Reader Mike writes in with an interesting problem to work out. It runs thus:

You’re in your car parked on the side of the road when you see your friend a distance d away, driving toward you at velocity v. You want to talk to him through your window, so what constant acceleration should you pick so that you’re also traveling at v at the moment he reaches you?

The question as originally posed asked for the acceleration necessary to accomplish this in the minimum time, but in fact only one acceleration will cause him to catch up with you right as you both have the same speed. However long it takes is however long it takes. There’s a reason for this. The graph of your position vs. time as an accelerating body is a parabola, and parabolas are completely specified by three points on the curve. In this case one is fixed by your starting position, one is fixed by your starting velocity (0, of course), and one is fixed by the requirement of matching speeds where your position intersects your friend’s. There’s nothing left to adjust to further optimize the problem.

Knowing that, let’s look at the three possibilities. The x-axis is time, the y-axis is distance (with the zero set as your starting position). Keep in mind that in this kind of graph you can think of speed as being represented by the slope of the curve at that point. Units are arbitrary.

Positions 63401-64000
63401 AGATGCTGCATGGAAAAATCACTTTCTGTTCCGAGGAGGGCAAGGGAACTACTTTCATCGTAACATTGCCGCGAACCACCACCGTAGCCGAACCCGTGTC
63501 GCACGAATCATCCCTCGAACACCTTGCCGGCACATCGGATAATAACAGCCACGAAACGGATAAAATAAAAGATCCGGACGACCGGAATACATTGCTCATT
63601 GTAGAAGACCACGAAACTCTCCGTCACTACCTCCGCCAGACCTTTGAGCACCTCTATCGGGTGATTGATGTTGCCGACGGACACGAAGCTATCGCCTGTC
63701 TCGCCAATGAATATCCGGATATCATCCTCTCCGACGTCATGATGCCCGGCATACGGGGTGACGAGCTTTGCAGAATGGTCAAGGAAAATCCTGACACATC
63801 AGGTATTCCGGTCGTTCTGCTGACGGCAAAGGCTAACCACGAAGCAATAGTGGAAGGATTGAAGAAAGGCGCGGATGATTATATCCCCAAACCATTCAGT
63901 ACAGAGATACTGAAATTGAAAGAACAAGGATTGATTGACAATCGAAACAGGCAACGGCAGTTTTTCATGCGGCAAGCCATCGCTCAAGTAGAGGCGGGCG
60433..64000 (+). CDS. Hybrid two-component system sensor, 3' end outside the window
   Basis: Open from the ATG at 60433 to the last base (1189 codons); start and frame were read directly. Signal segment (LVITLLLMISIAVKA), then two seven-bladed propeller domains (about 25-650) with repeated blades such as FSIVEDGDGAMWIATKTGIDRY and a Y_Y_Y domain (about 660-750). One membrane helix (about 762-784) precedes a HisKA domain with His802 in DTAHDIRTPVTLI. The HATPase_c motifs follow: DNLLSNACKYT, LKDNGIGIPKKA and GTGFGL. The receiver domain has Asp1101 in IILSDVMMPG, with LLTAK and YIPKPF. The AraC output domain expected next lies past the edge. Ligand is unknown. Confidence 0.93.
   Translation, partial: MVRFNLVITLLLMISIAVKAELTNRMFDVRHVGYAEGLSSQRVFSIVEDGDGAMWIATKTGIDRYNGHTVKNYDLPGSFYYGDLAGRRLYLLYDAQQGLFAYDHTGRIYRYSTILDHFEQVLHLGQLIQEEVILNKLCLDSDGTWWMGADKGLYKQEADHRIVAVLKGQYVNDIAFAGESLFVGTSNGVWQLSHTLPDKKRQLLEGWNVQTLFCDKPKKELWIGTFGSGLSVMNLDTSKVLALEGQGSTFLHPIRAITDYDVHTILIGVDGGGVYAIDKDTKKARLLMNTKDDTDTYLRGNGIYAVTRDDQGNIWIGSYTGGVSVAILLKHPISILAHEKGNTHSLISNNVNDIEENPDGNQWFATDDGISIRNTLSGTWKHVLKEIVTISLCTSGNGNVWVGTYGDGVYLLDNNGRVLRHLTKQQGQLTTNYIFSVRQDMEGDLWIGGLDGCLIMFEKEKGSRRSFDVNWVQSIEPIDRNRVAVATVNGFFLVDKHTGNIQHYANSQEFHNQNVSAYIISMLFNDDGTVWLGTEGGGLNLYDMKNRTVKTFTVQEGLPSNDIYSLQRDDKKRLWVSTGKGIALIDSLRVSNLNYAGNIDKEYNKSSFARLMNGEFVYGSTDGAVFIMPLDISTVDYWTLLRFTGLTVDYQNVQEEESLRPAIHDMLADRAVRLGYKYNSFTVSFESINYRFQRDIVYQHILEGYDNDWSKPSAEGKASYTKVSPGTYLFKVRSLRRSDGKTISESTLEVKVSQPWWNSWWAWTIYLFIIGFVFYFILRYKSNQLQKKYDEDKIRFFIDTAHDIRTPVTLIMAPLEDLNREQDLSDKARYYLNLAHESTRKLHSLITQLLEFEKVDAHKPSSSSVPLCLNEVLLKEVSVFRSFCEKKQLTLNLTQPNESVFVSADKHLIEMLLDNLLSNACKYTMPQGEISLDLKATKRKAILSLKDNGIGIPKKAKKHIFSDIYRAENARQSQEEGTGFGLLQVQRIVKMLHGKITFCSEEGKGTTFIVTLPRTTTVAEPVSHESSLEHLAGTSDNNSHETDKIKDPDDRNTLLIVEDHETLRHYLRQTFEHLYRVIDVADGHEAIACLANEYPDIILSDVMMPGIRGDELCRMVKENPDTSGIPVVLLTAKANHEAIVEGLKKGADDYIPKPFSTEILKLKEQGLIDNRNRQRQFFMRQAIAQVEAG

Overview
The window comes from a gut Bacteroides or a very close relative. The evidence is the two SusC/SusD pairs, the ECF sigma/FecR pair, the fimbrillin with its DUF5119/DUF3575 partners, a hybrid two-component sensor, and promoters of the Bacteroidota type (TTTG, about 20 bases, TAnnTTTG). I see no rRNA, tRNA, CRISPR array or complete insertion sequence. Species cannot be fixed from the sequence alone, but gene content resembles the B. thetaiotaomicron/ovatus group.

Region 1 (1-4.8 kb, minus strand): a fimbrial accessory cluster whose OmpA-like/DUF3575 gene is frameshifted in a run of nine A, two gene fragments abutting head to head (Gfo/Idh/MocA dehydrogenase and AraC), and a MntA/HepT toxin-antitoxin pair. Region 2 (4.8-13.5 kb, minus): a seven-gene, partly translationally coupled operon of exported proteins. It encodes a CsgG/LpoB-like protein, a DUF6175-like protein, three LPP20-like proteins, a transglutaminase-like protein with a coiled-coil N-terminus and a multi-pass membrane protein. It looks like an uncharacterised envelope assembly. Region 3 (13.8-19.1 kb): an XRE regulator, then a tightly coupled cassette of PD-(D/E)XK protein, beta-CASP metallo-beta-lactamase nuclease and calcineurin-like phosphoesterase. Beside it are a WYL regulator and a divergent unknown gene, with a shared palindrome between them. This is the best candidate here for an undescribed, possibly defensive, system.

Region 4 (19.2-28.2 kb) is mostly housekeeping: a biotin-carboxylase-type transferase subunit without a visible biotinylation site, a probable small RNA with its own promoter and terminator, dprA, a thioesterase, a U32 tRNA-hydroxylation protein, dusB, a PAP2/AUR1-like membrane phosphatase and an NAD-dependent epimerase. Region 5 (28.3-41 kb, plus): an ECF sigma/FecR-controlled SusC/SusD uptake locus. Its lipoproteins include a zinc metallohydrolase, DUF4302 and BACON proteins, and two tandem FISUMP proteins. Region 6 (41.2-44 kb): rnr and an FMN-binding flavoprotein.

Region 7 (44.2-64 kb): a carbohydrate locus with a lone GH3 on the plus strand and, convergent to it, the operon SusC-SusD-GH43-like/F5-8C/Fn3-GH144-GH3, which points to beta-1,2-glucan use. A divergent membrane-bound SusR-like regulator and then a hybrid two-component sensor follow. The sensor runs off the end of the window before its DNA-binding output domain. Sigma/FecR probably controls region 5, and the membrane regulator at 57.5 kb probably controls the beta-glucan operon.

1) Too much acceleration: your friend never catches up.

2) Too little acceleration. your friend passes you up at speed, and then you pass him up at speed:

3) Just right. your friend catches up right as you both have the same speed:

So let’s figure out what your acceleration needs to be. Give yourself the name “A” and your friend the name “B”. The equations describing your positions are:

and

Here I’m using “d” to denote how far away your friend is when you begin the acceleration. The temptation is to set them equal to find the time of intersection and solve for t, but that would turn out to be the long way around. Let’s differentiate those equations to find the velocities instead. We have:

and

Easy. Now let’s impose the condition that the velocities have to be equal when the positions are the same. We don’t know when that happens, but whatever the particular time happens to be, let’s call it T. Since the velocities are equal, we can set the velocity equations equal to each other at that time. Solve that for T and we get:

Now at that time T we’ve said by definition that the two cars are at the same location. Therefore we can set those first two equations equal to each other, at that time T. So substitute our newly-found T into the equations. This gives:

Solve for the acceleration:

Which is a nice and simple final result. Accelerate at that velocity and when the two cars meet, they’ll be moving at the same speed. Actually doing the calculation in time might be tricky, so in practice I think I’d just estimate and not be so picky about keeping a constant acceleration. Probably the experimentalist in me.